George Vondriska

Tips for Sharpening Woodworking Tools

George Vondriska
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Duration:   13  mins

It’s an old cliché, but it’s true: dull tools are more dangerous than sharp tools. Instead of being able to gently and easily slice wood, as you can with a sharp tool, you’ll have to force a dull tool to do what you want it to do. That’s an accident waiting to happen.


There are lots of different stones available in the marketplace. But it’s hard to beat diamond stones. They’re durable, they stay flat, and they can be used to sharpen nearly anything, even carbide. Yep, you can sharpen carbide on a diamond stone, and in this video we’ll show you how to sharpen router bits and carbide lathe tool inserts.

What else is covered?

In addition to router bits we’ll give you lessons on sharpening bench chisels, lathe chisels, and plane irons. This includes techniques that will help ensure you’re sharpening at the correct angle, along with information on which grit of stone to use.

Want to dig deeper?

Sharpening is a big topic. So big, we offer a sharpening techniques class. Check it out for some great online instruction. Want more specifics on sharpening hand tools? Here’s a great video that covers how to sharpen a spokeshave.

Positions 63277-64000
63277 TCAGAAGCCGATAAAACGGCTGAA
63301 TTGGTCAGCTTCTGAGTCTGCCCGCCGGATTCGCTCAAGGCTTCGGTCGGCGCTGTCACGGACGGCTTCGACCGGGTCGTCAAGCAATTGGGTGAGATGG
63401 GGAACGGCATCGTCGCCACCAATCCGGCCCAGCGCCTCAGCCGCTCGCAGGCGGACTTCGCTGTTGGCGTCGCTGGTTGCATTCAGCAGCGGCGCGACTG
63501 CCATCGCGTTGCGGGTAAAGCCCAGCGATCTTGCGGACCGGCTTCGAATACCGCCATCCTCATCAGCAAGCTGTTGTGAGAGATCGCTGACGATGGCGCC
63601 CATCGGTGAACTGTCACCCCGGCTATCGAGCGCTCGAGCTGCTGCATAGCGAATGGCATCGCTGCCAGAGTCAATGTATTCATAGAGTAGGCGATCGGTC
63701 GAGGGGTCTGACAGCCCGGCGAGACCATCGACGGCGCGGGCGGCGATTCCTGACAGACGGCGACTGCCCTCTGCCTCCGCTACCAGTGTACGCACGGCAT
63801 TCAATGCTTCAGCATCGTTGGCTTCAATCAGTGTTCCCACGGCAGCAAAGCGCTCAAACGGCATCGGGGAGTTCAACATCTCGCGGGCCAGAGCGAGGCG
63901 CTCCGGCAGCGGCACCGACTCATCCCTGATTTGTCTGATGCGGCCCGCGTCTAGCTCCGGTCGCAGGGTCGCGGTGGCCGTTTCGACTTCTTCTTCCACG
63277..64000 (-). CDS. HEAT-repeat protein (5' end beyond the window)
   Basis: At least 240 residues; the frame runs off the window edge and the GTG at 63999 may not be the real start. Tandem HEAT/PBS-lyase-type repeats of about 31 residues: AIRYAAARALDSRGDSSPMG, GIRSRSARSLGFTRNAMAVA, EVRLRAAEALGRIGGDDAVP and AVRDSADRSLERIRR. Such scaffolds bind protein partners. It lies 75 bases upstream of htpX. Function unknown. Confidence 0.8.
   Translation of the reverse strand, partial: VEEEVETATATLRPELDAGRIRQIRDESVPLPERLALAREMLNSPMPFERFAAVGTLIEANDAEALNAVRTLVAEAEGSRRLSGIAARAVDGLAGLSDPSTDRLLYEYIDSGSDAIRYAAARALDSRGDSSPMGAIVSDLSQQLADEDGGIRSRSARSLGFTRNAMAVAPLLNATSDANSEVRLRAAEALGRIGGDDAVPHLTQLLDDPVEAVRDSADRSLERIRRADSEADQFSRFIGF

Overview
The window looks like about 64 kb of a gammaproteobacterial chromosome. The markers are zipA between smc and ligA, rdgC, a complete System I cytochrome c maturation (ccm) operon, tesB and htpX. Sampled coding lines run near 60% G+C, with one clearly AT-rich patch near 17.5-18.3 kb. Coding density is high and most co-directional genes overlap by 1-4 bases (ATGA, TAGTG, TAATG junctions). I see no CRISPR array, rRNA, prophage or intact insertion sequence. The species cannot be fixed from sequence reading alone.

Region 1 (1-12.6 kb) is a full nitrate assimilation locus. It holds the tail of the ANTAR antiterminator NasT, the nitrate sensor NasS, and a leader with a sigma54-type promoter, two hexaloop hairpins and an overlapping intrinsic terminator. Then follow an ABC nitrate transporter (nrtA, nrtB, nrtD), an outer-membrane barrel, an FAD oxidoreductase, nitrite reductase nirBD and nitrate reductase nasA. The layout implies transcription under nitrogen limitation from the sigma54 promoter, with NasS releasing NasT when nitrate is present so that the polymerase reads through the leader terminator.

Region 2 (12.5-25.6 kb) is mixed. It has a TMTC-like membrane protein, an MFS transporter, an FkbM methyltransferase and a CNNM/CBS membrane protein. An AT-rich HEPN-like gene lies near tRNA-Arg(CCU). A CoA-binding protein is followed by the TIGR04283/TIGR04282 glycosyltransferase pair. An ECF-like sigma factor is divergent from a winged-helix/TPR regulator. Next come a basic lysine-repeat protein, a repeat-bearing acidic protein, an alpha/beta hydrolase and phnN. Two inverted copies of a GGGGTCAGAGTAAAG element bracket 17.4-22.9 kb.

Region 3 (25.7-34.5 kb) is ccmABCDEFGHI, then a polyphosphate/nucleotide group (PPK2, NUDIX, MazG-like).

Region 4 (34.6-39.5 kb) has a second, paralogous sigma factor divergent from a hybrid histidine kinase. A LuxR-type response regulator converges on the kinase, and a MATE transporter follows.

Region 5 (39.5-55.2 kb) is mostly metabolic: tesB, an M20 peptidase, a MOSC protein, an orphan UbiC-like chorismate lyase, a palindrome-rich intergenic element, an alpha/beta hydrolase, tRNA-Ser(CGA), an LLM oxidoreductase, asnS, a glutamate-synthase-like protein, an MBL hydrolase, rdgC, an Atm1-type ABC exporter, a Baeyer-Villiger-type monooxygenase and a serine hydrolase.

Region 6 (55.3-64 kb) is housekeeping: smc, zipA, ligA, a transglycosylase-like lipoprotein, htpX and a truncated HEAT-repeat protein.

More info

If you want to know more about DMT and their sharpening products, visit their website.

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6 Responses to “Tips for Sharpening Woodworking Tools”

  1. Michael D'Amico

    ‬ I'm curious about what part of that Diamond Sharpening Stone is the actual Diamond. I see a piece of what looks like perforated metal with some Yellow material underneath. Could someone explain how the Diamond Stone is built up / what parts are the actual Diamond?

  2. RANDY

    It looks like you are using the DMT Duosharp 10" 600/325 or 600/1200 and the DMT Diafold 1200. What is the Grit of the stone lying on the table to your right and what would it be used for?

  3. Bradley McNamar

    Will the same method (i.e. 1200 grit stone) work on a negative rake carbide scraper or is that just for straight edge carbide blades?

  4. Cameron McCreary

    I use a rolling chisel holder which keeps the tool at the correct angle. I don't know today where one can purchase but, Diefenbacher tools is a good place to start.

  5. davanlori

    Nice but what is the liquid he's spraying on the stone? Water, oil, what?

  6. Christopher

    The one tip that I did not hear mentioned was to dry the newly honed edges, thoroughly, and to apply a drop of oil or wipe with an oiled cloth to keep the fresh edges from rusting.

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